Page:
Sara Brandaleone T’65 is a long-time supporter of the Duke University Libraries and member of the Libraries Advisory Board. She is retired from the investment business and lives in Chapel Hill with her husband, Bruce. They have two children, both Duke grads, Christopher T’03 and Jennifer T’07.
This year, the Brandaleones took advantage of a new law that allows them to make charitable gifts to the Duke University Libraries by rolling over funds from their individual retirement accounts. In December 2010, President Obama signed the Tax Relief, Unemployment Insurance Reauthorization, and Job Creation Act of 2010, which reinstated the charitable IRA rollover through 2011.
Donors who use this giving method can transfer up to $100,000 each year from their IRA to qualified charitable organizations, like Duke University, without increasing their gross income for the year and without ever paying taxes on the money.
We recently caught up with Sara to find out more about the IRA giving provision, how it works, and why you don’t have to be an investment guru like her to use it.
Q. Why do you support Duke University Libraries?
A. I have always loved books and reading. That has been a constant throughout my life. Naturally, I have always loved libraries. I can still remember when I was deemed old enough by my parents to walk to our public library in Cleveland Heights, Ohio, by myself. That was a big day for me! I think it’s important to preserve the written word, whether it comes in a book, e-book, or any other form. There’s also just something about walking into a library that gives me a good feeling.
Q. Why was the option of making a gift from your IRA attractive?
A. We got a card in the mail from my husband’s alma mater, Princeton, notifying us about the giving option, which is still not widely known. When I looked into it, I found out that it was very easy to do. The best things about it are 1) it’s easy, and 2) you avoid paying income tax on the money you withdraw. You can give money straight from your IRA. It never comes into income and you don’t have to take the extra steps to claim a deduction. In fact, many people may come out ahead on their taxes.
Q. How difficult was the process?
A. It was super-easy. There’s a form that you have to fill out anytime you withdraw funds from your IRA, and there’s a box on that form that you check. One check and you’re done. It’s as easy as giving stock outright. It only took as long as filling out a form, and the distribution was made the next day.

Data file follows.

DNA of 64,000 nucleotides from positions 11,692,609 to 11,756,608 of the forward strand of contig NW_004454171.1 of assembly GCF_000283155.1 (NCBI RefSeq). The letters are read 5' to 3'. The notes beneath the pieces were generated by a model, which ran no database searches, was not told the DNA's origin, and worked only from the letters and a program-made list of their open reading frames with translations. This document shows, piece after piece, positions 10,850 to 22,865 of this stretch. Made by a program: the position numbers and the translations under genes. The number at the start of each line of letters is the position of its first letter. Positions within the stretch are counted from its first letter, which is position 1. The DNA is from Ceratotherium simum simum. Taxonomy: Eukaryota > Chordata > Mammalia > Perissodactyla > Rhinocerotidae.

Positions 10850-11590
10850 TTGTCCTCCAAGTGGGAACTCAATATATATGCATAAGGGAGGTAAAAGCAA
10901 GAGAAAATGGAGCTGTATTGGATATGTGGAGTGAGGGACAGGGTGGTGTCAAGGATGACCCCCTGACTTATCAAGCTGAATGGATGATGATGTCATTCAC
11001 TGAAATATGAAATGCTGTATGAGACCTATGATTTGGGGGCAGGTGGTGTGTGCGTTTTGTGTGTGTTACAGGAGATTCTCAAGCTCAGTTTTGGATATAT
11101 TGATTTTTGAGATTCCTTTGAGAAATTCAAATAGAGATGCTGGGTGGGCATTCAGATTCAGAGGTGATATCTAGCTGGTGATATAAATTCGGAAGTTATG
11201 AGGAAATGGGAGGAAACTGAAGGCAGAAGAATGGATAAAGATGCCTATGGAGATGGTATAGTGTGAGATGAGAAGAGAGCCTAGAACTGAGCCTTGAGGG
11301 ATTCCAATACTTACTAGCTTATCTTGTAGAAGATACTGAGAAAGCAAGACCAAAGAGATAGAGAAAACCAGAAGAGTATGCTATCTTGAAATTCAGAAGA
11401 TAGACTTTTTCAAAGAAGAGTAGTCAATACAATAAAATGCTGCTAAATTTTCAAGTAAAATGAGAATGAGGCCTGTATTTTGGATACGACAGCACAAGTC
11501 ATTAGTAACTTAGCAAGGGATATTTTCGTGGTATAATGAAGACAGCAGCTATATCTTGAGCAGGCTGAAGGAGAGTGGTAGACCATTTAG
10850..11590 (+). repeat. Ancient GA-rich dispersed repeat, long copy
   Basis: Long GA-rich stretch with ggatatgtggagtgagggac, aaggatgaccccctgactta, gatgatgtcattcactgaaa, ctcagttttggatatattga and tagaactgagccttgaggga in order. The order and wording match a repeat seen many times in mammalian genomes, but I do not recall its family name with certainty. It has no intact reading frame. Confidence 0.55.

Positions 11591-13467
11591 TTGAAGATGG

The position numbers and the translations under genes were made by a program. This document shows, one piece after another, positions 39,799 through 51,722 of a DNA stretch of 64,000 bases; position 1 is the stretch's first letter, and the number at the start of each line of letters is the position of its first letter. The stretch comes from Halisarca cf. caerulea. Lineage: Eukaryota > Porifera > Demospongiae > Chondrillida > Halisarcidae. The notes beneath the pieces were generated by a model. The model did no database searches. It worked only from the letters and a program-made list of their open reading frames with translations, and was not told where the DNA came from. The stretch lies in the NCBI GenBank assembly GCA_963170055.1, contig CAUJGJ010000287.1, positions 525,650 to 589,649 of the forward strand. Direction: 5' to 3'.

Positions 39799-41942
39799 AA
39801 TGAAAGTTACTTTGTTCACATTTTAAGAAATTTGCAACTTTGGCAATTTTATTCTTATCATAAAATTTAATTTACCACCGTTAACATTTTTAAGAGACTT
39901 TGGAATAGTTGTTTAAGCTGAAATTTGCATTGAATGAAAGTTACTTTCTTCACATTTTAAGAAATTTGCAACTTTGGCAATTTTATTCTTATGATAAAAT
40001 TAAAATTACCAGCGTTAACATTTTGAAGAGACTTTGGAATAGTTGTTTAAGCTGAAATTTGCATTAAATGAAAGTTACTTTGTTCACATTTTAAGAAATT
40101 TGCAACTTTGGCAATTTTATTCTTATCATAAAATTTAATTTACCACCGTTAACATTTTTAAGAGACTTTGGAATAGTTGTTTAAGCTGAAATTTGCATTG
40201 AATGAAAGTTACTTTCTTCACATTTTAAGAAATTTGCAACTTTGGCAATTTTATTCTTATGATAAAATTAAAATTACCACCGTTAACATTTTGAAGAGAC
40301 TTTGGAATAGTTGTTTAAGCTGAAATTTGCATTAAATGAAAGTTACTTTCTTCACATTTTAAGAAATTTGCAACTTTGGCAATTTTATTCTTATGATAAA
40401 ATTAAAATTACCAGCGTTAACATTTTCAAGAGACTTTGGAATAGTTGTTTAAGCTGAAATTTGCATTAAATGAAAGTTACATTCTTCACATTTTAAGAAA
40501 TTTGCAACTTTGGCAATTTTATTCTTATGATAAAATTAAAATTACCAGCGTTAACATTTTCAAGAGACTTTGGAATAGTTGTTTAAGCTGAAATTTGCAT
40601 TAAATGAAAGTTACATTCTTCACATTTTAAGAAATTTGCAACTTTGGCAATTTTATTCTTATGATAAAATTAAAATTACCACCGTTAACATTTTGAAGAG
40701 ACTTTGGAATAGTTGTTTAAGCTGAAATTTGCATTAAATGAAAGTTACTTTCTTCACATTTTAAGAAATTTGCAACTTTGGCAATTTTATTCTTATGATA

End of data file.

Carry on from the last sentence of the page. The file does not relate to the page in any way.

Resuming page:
Q. Would you do it again, or encourage others to give through an IRA?
A. Most IRAs involve a minimum distribution. If you make a gift this way, it counts toward that minimum distribution. It simplifies life and lets you do good in the way you want to do it! If this option is still available in the future, we will definitely consider doing it again.
Nitty-Gritty on the Charitable IRA Rollover
Things to remember
- You must be at least 70½ years old at the time of your gift.
- You need to make your gift by December 31, 2011. The date of your gift is the date that your check from an IRA account is postmarked, not the date that you send transfer instructions to your IRA administrator.
- You can contribute a maximum of $100,000 from your IRA each year through the rollover.
- Gifts must be made directly from an IRA administrator to Duke University Libraries.
How to do it
- Request an IRA disbursement form from your IRA administrator.
- Check the box indicating that you want to contribute to a nonprofit.
- Return the form to your IRA administrator and let us know your gift is coming.
- It’s that easy!
Why to do it
- Donors pay no federal taxes on the IRA withdrawal, and the gift decreases your taxable estate.
- The withdrawal counts towards your required minimum distribution.
- You will avoid taxes and may even save money, and if that isn’t enough…
- You can support a cause that is important to you.
Contact Duke’s Office of Gift Planning
Watch a video about making a charitable IRA rollover to Duke: Unwrapping Gifts: The Charitable IRA Rollover